The numbers that we are getting from all the banks are showing a much higher positive repayment rate of that portfolio than, again, people feared compared to some of the estimates, which is positive. That is good. The OBR has done some work on scarring and has reduced its scarring estimate from 3% to 2%, based in part on a more positive view of capital shallowing and total factor productivity, saying that broadly we have done a good job of keeping alive the firms that should have stayed alive. The inhibition from the allocative inefficiency has not been a particular drag.

Is there going to be some of that? Of course there is. You would expect that to work through the system, but the OBR’s analysis on capital shallowing and total factor productivity being better than we thought is probably a positive sign that we have got more right than wrong.

Q4                Lord King of Lothbury: Chancellor, may I ask you about the fiscal policy framework? One of the interesting additions to the framework this year was the extension of the mandate to have public sector net debt falling as a share of GDP at some point. This is very sensible, because if it falls in normal years, you have the room to allow it to rise sharply when something wholly unexpected like a pandemic occurs. Who knows what will happen in the future, but there will be episodes when the Government will want to take advantage of that?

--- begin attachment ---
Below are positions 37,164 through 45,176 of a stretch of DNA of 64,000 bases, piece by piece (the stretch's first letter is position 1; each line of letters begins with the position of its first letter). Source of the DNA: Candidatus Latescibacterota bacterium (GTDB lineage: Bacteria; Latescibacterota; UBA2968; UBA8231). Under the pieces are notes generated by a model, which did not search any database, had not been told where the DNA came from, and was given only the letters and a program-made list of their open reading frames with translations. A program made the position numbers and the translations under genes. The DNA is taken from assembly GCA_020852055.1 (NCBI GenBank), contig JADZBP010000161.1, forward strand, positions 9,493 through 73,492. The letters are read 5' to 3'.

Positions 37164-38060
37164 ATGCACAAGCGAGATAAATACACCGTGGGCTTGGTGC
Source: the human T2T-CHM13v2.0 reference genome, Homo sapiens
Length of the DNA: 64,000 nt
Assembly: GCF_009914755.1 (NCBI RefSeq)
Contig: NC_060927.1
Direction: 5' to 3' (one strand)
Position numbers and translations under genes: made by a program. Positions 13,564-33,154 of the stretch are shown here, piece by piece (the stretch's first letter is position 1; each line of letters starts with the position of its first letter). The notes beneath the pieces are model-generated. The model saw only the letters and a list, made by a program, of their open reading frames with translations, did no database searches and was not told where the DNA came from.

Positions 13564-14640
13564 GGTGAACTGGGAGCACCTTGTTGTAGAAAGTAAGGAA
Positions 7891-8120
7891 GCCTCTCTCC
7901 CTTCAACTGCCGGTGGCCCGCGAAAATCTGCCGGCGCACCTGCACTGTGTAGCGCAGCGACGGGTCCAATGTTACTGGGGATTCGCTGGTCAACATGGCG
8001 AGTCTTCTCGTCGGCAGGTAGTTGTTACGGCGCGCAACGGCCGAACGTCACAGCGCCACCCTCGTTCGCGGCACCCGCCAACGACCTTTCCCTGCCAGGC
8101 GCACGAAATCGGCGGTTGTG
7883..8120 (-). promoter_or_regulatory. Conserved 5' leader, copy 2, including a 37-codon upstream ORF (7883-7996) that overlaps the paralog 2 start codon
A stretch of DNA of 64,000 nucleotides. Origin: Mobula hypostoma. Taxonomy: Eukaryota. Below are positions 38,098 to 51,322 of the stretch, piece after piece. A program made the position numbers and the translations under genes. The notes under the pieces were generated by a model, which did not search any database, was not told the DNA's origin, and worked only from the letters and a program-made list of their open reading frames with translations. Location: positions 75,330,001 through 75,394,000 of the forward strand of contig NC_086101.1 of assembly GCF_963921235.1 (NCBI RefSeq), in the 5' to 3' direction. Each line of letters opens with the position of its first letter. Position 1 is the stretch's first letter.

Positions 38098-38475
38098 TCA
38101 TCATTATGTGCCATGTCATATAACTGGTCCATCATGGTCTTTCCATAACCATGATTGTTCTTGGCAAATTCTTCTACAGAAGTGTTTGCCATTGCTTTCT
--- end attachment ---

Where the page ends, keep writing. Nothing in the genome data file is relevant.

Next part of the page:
I was struck that it is only in the third year when this falling share of debt to GDP kicks in. I noticed that the OBR report said, “History tells us that Chancellors tend to take advantage, over successive Budgets, of the additional year to meet their fiscal targets by loosening fiscal policy, while planning a sufficiently large fiscal tightening to hit the target in the target year”. I wonder what kind of assurance you could give us that this time will be different.

Rishi Sunak: It is a perfectly valid question, Lord King. Your underlying point is absolutely right. In the space of 10 years, we have suffered two supposedly once-in-a-generation events. That should probably make us humble about knowing what is coming down the track next. I broadly agree with either the IFS or the OBR[2]—it was one of them, but probably the OBR—when it commented in one of its previous reports that the best protection against all of that is fiscal space, to your point. That is probably right. It is the best thing I can do.